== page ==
The New York Mets promoted Tim Tebow to their St. Lucie affiliate in the Class A Florida State League on Sunday despite his underwhelming statistics in his first professional stop. He is expected to make his debut with the team Tuesday night.
Here’s a primer on what comes next for the former Heisman Trophy winner and major league aspirant.
Tebow was hitting only .222 when the Mets promoted him. Why would they do that?
Tebow turns 30 in August, so he’s not on the same timetable as a traditional prospect. The Mets started him out in the low-A South Atlantic League, and while he hardly mastered the competition, he didn’t embarrass himself either. He logged more than 200 at-bats after an 11-year absence from the game, and it’s time for the organization to challenge him with a better level of competition and see if he can take the next step.
Was this a baseball move or a marketing decision by the franchise?
A little bit of both, most likely. From all indications, Tebow has displayed a strong work ethic and been a good example to the younger players in New York’s system. In Port St. Lucie, he can have a positive impact on a new set of teammates and benefit personally from the perspective of a different coaching staff.
But the economic ramifications are hard to ignore. According to Baseball America, the average Florida State League attendance this season is 1,404 per game. The smallest crowd for any of Tebow’s 63 games in the South Atlantic League was 2,645. So Tebow is sure to make the cash registers ring at his next stop. In addition, the Mets own their Class A affiliate in Port St. Lucie, so they’ll realize an even bigger economic impact from Tebow-mania than the Columbia Fireflies enjoyed during his brief run in the Sally League.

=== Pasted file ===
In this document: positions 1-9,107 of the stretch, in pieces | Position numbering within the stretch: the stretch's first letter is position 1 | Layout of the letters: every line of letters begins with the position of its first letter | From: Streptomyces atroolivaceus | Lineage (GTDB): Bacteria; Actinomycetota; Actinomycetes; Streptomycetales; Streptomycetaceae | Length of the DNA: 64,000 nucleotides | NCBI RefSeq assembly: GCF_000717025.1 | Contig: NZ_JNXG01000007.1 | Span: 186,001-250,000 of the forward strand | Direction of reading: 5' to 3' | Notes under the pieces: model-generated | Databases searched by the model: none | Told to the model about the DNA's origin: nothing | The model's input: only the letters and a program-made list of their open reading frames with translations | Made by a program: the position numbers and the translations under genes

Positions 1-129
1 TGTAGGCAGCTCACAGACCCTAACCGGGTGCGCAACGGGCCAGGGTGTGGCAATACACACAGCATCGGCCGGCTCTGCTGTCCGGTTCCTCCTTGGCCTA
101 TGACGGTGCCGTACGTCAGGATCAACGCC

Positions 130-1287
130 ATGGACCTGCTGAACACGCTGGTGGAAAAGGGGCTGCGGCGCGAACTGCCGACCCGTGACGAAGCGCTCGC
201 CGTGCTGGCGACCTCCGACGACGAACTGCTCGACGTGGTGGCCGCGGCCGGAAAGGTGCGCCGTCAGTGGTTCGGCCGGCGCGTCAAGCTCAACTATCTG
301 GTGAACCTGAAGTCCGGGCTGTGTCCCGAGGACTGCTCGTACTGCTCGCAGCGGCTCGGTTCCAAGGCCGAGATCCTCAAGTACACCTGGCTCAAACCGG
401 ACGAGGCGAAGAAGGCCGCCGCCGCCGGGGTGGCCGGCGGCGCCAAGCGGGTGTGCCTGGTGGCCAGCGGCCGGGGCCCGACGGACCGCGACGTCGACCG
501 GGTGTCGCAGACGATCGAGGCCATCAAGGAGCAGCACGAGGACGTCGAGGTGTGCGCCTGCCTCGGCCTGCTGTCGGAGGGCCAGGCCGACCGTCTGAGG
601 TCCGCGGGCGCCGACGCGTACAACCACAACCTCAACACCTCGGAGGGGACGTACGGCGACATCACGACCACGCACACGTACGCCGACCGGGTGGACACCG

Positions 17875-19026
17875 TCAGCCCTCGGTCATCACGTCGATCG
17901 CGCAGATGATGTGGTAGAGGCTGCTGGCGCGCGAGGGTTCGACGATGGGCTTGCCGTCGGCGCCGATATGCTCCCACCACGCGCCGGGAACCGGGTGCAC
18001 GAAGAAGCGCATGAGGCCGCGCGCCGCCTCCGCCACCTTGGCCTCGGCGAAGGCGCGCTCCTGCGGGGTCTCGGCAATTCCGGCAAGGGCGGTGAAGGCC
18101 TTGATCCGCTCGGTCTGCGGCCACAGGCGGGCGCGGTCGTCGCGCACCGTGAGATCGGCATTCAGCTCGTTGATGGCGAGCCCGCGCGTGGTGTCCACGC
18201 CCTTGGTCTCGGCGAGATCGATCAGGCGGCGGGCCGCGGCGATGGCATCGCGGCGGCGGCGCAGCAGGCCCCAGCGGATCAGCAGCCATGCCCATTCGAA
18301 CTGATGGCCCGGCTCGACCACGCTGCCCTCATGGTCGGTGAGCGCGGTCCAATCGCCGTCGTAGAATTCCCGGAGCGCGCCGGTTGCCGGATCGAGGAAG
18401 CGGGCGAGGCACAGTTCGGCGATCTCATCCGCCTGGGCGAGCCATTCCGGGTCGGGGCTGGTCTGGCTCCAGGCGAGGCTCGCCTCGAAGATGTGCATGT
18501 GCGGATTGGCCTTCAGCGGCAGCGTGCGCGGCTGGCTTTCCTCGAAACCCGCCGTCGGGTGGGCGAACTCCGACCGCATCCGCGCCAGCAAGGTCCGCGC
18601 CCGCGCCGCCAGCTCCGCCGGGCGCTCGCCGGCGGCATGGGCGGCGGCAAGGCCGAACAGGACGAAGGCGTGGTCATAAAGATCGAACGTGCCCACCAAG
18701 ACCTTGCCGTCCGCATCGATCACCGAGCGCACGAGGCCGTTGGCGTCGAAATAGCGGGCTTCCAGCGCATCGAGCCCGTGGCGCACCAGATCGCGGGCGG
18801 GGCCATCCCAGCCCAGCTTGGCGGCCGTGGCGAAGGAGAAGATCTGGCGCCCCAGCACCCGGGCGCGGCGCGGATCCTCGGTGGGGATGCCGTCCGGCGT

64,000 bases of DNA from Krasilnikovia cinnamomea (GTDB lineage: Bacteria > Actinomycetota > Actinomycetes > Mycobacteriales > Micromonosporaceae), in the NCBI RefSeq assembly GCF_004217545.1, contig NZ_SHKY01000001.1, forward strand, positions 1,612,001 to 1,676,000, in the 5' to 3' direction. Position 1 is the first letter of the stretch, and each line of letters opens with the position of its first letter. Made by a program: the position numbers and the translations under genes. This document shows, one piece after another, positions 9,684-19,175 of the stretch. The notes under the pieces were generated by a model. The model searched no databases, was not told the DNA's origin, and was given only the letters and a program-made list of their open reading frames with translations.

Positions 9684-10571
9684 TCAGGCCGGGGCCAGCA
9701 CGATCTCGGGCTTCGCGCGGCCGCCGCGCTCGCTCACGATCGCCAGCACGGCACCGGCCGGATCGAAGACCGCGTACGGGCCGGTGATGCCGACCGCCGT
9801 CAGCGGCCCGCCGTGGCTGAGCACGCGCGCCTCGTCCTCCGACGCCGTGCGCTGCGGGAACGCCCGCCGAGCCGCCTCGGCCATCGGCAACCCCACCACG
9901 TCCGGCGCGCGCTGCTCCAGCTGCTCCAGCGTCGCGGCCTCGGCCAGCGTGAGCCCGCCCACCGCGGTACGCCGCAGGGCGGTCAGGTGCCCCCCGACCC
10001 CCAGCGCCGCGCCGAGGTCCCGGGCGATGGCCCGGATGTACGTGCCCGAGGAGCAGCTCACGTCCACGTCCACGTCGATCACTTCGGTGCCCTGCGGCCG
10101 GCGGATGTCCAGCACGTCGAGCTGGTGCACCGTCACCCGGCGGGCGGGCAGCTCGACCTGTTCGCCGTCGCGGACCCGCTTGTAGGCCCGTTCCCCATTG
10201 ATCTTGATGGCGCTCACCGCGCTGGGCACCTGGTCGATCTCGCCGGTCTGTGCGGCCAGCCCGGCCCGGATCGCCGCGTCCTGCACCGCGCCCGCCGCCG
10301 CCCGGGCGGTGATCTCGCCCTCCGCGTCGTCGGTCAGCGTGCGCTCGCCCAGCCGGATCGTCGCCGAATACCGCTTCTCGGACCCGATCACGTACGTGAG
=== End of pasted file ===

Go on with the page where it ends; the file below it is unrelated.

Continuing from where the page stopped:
What’s the difference between his old level and where he is now?
“It’s a more advanced game,” a minor league scout said. “The strike zone is more consistent. Pitchers can spin the ball better. Defenses are better and the game moves quicker.”
The jump from low Class A to high-A ball might not be as pronounced as the transition from high-A to Double-A ball, but a lot of players start to get weeded out at this level.
On a positive note, the bus rides are shorter in the Florida State League, and Tebow, a Florida native, already has spent time in Port St. Lucie during the instructional league and spring training. So maybe he feels a little more of a comfort level in this stop.
How likely is he to succeed in high-A ball?
It’s a stretch to think Tebow will go from hitting .222 in Columbia to batting .300 with an .800 OPS in the Florida State League. But if he can post similar numbers to the ones he logged in the South Atlantic League, it will be a net positive.
As general manager Sandy Alderson told reporters upon announcing Tebow’s promotion, the Mets looked at everything from Tebow’s chase rates to his exit velocity readings in Columbia before deciding to promote him. He’s such a project the team has to take everything into account in measuring his progress.
How many levels away from the majors is he now, and what’s the next step for Tebow?
Tebow is still three steps away from the big leagues. In a perfect world, he’ll have six good weeks in Port St. Lucie and the Mets can feel confident enough in his development to reward him with a cameo appearance for the Binghamton Rumble Ponies in the Double-A Eastern League in August. Short of that scenario, the Mets will be happy if he can sell some tickets and T-shirts in Port St. Lucie and perform well enough not to blow up the experiment entirely.
What would have to happen for Tebow to get called up by the Mets when rosters expand in September?
The Cincinnati Reds summoned Pete Rose Jr. for 16 at-bats in 1997, so it wouldn’t be unprecedented for the Mets to bring in Tebow for a late-season look-see. But the Mets might be pushing their luck. The fan base is already angry over this fiasco of a season, and Mets management would risk a major PR backlash and put Tebow in a difficult spot by promoting him to the big club this quickly after he has barely hit .200 in the minors. There are enough cynics who view Tebow’s foray into baseball as a cash grab and a circus without the Mets helping to feed the narrative.